CONSTITUTIONAL MINUTE #13
If the Supreme Court decides a case, is it to be considered the “Law of the Land”?
We hear this all the time.
Article VI, clause 2 of our Constitution (below) addresses this:
“This Constitution, and the laws of the United States which shall be made in pursuance thereof; and all Treaties made, or which shall be made under the authority of the United States, shall be the supreme Law of the Land; and the judges in every state shall be bound thereby, anything in the Constitution or laws of any State to the contrary notwithstanding.”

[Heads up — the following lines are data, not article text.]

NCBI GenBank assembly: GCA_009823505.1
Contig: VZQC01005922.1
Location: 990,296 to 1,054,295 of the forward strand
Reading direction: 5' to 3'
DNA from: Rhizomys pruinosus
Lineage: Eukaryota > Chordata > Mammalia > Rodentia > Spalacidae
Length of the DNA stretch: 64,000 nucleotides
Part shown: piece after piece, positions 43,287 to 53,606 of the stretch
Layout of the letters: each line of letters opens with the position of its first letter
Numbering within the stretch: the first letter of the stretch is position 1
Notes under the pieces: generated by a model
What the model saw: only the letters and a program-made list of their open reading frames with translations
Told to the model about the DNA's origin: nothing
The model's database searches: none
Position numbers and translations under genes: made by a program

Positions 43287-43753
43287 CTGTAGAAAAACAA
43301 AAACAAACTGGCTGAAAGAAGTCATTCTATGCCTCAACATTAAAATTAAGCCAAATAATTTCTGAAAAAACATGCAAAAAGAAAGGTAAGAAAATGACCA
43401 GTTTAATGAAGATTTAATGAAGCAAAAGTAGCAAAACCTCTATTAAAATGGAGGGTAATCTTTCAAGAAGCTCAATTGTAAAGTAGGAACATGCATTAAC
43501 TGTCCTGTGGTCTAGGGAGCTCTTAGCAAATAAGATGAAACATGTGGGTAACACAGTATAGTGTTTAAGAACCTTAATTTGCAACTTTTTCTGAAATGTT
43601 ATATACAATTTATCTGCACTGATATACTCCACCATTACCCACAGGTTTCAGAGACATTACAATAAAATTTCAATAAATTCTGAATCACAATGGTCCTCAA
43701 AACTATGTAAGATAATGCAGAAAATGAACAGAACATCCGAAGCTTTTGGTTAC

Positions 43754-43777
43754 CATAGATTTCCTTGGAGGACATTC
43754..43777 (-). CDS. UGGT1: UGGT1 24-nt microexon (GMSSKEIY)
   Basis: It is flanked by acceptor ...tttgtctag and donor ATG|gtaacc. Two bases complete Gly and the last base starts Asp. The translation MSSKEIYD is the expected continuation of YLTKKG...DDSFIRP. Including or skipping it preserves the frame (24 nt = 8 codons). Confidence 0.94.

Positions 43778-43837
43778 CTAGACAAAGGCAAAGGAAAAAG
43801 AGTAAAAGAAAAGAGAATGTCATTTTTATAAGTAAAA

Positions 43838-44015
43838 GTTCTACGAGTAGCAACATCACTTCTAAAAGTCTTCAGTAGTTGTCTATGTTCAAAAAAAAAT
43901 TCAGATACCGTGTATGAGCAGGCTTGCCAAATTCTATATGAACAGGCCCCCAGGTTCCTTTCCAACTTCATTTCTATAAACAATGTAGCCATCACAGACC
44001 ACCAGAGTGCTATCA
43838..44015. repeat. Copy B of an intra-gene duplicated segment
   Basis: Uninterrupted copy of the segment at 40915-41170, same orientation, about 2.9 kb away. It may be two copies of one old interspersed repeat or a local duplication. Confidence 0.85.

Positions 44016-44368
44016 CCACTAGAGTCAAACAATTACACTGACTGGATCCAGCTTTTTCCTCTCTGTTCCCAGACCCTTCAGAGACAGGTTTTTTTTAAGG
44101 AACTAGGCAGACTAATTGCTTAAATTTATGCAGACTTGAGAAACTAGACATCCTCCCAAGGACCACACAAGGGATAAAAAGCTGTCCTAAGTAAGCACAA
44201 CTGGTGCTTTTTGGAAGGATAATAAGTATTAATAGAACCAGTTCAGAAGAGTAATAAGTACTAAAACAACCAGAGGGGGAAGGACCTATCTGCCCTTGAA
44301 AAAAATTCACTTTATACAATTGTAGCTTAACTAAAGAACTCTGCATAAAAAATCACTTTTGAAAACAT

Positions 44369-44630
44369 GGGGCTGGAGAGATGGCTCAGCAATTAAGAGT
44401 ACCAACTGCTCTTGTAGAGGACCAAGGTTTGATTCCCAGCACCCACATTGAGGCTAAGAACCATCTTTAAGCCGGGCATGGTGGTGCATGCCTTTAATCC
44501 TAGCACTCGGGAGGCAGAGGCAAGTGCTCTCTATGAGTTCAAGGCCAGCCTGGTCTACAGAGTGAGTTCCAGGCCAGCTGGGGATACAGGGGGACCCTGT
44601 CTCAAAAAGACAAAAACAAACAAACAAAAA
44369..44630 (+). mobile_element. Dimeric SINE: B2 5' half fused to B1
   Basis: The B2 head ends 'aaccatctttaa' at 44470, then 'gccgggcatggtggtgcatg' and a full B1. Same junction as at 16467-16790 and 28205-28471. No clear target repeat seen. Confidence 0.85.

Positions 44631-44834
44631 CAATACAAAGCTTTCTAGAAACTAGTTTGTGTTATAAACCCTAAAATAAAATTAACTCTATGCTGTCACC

So – only those laws and treaties that are in accordance with – in pursuance of – our Constitution are to be considered “supreme”.
The second clause (above) defines the “supreme Law of the Land” as the (1) Constitution, (2) acts of Congress authorized by the Constitution, and (3) Treaties which are authorized by the Constitution.
Supreme Court opinions aren’t included.
The Supreme Court is not superior to the Constitution, contrary to what we are told.
So – when the Supreme Court decides cases contrary (NOT pursuant) to the Constitution, they are guilty of usurpation of power, and, thus vulnerable to IMPEACHMENT.
Does Roe versus Wade come to mind?